Rep. Darrell Issa appears at Golden Hall on Election Night 2016. / Photo by Jamie Scott Lytle

More and more, it appears that living in the district you’re running to represent might not be a thing San Diego congressional candidates do.

As Randy Dotinga explains in a new story, one current member of Congress and three top candidates for various local House districts don’t live in the districts they’re vying for. Two of the candidates have either represented other districts, or tried to. 

Come Election Day, none of them can vote for themselves. 

“The Constitution says members of the House of Representatives must be at least 25 years old (although the House has let younger people into its ranks because it felt like it), a citizen of the U.S. for at least seven years and ‘an Inhabitant of that State in which he shall be chosen,’” Dotinga notes. “The Constitution says nothing about dividing states into geographic districts. That’s something Congress came up with.”

Schools Investigations Are Happening Across the Country

Our ongoing investigation into sexual misconduct has revealed lots of disturbing patterns: problem educators moved from class to class or school to school, teachers given large payouts and allowed to quietly resign, allegations from students that either aren’t believed or aren’t investigated properly.

But if you pull back the lens even further, there’s another pattern: These issues are happening in schools all over the state, and all over the nation.

In a brief snapshot, Kayla Jimenez highlights some notable cases and reporting from across the country to emphasize how universal these problems are, and how elusive solutions continue to be.

San Diego’s CCA Vote Is Finally Here

The San Diego City Council will vote on whether the city should go forward with the community choice aggregation model and whether to approve a joint powers agreement that establishes a legal framework to govern the program Tuesday, the U-T reports.

Here’s a rundown of what San Diego’s governed-run energy agency would look like.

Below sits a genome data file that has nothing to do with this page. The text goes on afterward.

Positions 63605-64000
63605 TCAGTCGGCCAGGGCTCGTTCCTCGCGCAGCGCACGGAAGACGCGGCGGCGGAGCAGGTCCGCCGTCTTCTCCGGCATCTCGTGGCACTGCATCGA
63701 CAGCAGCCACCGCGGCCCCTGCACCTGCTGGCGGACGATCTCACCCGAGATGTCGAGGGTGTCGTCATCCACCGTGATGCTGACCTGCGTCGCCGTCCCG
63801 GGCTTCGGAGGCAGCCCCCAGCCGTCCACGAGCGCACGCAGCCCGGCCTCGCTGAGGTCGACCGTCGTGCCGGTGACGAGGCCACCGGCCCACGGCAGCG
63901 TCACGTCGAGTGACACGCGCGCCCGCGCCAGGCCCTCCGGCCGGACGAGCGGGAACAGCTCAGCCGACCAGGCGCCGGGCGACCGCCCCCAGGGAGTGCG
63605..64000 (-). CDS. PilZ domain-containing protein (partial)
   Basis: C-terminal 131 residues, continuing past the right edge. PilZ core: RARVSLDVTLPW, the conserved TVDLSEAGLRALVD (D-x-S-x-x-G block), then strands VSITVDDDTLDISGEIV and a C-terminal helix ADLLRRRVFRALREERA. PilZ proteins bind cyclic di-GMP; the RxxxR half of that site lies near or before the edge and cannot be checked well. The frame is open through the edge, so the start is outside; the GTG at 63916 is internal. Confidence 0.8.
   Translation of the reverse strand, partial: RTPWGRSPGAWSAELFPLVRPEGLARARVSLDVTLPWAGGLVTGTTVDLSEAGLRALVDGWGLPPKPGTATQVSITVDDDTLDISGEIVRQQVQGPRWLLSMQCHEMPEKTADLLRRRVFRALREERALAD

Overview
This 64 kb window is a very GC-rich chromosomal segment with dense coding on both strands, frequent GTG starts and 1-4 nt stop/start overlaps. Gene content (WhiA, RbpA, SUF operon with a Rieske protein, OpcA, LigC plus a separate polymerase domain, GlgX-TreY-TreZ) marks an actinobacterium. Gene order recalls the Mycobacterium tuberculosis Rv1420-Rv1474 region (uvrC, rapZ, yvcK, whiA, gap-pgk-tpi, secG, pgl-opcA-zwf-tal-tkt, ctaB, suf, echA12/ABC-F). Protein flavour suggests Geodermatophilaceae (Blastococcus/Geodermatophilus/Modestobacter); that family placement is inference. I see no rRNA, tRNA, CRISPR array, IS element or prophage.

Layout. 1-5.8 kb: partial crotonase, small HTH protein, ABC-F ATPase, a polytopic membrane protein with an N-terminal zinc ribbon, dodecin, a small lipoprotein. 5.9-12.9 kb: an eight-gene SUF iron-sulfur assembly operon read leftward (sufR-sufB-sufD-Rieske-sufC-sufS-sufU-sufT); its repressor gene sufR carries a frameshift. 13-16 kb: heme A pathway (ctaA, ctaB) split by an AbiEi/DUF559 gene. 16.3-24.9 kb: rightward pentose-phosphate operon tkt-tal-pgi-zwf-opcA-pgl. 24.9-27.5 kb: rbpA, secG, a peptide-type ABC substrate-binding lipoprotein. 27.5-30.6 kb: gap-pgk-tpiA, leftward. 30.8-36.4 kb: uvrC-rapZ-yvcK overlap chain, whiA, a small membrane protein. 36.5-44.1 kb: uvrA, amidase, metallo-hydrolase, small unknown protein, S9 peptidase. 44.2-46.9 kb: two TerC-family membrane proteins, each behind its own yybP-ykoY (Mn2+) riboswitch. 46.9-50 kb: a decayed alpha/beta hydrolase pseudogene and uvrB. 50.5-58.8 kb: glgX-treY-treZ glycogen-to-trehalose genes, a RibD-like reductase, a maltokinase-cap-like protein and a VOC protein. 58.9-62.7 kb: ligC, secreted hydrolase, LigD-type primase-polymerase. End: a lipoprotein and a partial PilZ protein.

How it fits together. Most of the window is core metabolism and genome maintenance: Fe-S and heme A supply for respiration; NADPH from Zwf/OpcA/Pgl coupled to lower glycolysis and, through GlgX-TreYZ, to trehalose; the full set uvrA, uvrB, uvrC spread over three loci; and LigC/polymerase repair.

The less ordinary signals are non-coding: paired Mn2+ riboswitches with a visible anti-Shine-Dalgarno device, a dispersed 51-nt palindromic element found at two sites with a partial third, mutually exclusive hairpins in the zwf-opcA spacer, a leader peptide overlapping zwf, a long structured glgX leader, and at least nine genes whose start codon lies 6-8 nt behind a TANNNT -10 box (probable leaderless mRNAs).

Voice of San Diego’s Ry Rivard has also detailed the local power concerns that may keep other jurisdictions from working with the city of San Diego when it comes to forming a regional energy agency. Before Tuesday’s vote, it’s also probably a good idea to revisit Rivard’s definitive guide to community choice aggregation.

Mexico’s Bracing for a ‘Green Rush’

Mexico’s federal government appears to be slowly marching toward marijuana legalization, and some entrepreneurs in Tijuana are bracing for the “green rush.” 

But for medical marijuana patients, Maya Srikrishnan reports, legalization can’t happen fast enough. Organizations like Fundación Loto Roja have turned to legal remedies, asking courts to grant patients access to the marijuana products they need. 

Also in the Border Report: the U.S. Supreme Court says a ban on Central American migrants who’ve passed through a third country on their way here can continue. 

In Other News

  • On Tuesday, the San Diego City Council will get its first update in years on a lawsuit that challenges a city ordinance that restricts where sex offenders live. The lawsuit was filed in 2017, shortly after the City Council refused – against advice from the city attorney’s office – to repeal an ordinance banning sex offenders from living within 2,000 feet of schools, parks and other minor-oriented facilities. (KPBS)
  • Rep. Duncan Hunter is trying to get prosecutors’ case against him dismissed by arguing, among other things, that the government shouldn’t have used financial disclosures from the Federal Election Commission as evidence against him. Prosecutors pushed back in court documents, calling the appeal frivolous. (Union-Tribune)
  • KPBS looks at the risks and costs of living in San Diego’s backcountry, where insurance costs are increasing radically, as wildfires become a more common risk due to climate change. 
  • SeaWorld is looking for its fourth CEO in five years. (Union-Tribune) 
  • Los Angeles Times columnist George Skelton praised Senate leader Toni Atkins for her decision last week to press ahead with one of her own bills, even though the governor asked her not to. Atkins showed that a healthy Legislature should independently push its own ideas about public policy, Skelton writes. 

The Morning Report was written by Sara Libby, Jesse Marx and Maya Srikrishnan.

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